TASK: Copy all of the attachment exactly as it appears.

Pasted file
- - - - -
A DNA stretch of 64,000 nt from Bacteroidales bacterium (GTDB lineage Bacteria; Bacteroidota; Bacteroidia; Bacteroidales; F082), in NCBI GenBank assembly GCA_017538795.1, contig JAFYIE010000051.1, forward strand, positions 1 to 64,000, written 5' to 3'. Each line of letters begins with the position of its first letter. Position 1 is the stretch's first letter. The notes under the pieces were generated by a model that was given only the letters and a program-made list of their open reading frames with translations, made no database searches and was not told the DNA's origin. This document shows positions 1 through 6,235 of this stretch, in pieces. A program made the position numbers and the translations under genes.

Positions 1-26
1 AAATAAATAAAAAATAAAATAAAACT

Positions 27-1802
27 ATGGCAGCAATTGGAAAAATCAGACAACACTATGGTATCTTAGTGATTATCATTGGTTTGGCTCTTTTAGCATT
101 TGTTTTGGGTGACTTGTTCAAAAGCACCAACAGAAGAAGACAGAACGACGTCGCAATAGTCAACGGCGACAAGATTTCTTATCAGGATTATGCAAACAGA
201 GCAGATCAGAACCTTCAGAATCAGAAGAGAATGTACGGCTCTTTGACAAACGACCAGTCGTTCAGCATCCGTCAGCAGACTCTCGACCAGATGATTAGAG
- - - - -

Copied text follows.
A DNA stretch of 64,000 nt from Bacteroidales bacterium (GTDB lineage Bacteria; Bacteroidota; Bacteroidia; Bacteroidales; F082), in NCBI GenBank assembly GCA_017538795.1, contig JAFYIE010000051.1, forward strand, positions 1 to 64,000, written 5' to 3'. Each line of letters begins with the position of its first letter. Position 1 is the stretch's first letter. The notes under the pieces were generated by a model that was given only the letters and a program-made list of their open reading frames with translations, made no database searches and was not told the DNA's origin. This document shows positions 1 through 6,235 of this stretch, in pieces. A program made the position numbers and the translations under genes.

Positions 1-26
1 AAATAAATAAAAAATAAAATAAAACT

Positions 27-1802
27 ATGGCAGCAATTGGAAAAATCAGACAACACTATGGTATCTTAGTGATTATCATTGGTTTGGCTCTTTTAGCATT
101 TGTTTTGGGTGACTTGTTCAAAAGCACCAACAGAAGAAGACAGAACGACGTCGCAATAGTCAACGGCGACAAGATTTCTTATCAGGATTATGCAAACAGA
201 GCAGATCAGAACCTTCAGAATCAGAAGAGAATGTACGGCTCTTTGACAAACGACCAGTCGTTCAGCATCCGTCAGCAGACTCTCGACCAGATGATTAGAG